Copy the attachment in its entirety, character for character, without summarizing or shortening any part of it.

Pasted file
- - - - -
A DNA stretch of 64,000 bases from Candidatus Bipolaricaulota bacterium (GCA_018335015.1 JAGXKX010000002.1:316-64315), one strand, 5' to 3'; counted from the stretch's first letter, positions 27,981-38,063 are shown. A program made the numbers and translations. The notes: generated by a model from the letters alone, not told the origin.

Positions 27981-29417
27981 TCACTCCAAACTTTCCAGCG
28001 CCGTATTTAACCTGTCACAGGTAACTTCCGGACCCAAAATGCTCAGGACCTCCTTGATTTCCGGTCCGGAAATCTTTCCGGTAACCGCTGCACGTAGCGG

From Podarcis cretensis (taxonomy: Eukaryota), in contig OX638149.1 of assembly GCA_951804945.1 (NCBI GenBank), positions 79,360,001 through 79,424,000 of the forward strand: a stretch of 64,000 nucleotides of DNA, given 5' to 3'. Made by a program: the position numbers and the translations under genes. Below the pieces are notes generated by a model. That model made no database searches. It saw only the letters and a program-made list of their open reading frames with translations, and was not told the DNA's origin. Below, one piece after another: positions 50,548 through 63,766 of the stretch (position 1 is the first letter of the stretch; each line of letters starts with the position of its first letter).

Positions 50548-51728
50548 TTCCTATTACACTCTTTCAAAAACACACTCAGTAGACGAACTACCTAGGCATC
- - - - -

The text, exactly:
A DNA stretch of 64,000 bases from Candidatus Bipolaricaulota bacterium (GCA_018335015.1 JAGXKX010000002.1:316-64315), one strand, 5' to 3'; counted from the stretch's first letter, positions 27,981-38,063 are shown. A program made the numbers and translations. The notes: generated by a model from the letters alone, not told the origin.

Positions 27981-29417
27981 TCACTCCAAACTTTCCAGCG
28001 CCGTATTTAACCTGTCACAGGTAACTTCCGGACCCAAAATGCTCAGGACCTCCTTGATTTCCGGTCCGGAAATCTTTCCGGTAACCGCTGCACGTAGCGG

From Podarcis cretensis (taxonomy: Eukaryota), in contig OX638149.1 of assembly GCA_951804945.1 (NCBI GenBank), positions 79,360,001 through 79,424,000 of the forward strand: a stretch of 64,000 nucleotides of DNA, given 5' to 3'. Made by a program: the position numbers and the translations under genes. Below the pieces are notes generated by a model. That model made no database searches. It saw only the letters and a program-made list of their open reading frames with translations, and was not told the DNA's origin. Below, one piece after another: positions 50,548 through 63,766 of the stretch (position 1 is the first letter of the stretch; each line of letters starts with the position of its first letter).

Positions 50548-51728
50548 TTCCTATTACACTCTTTCAAAAACACACTCAGTAGACGAACTACCTAGGCATC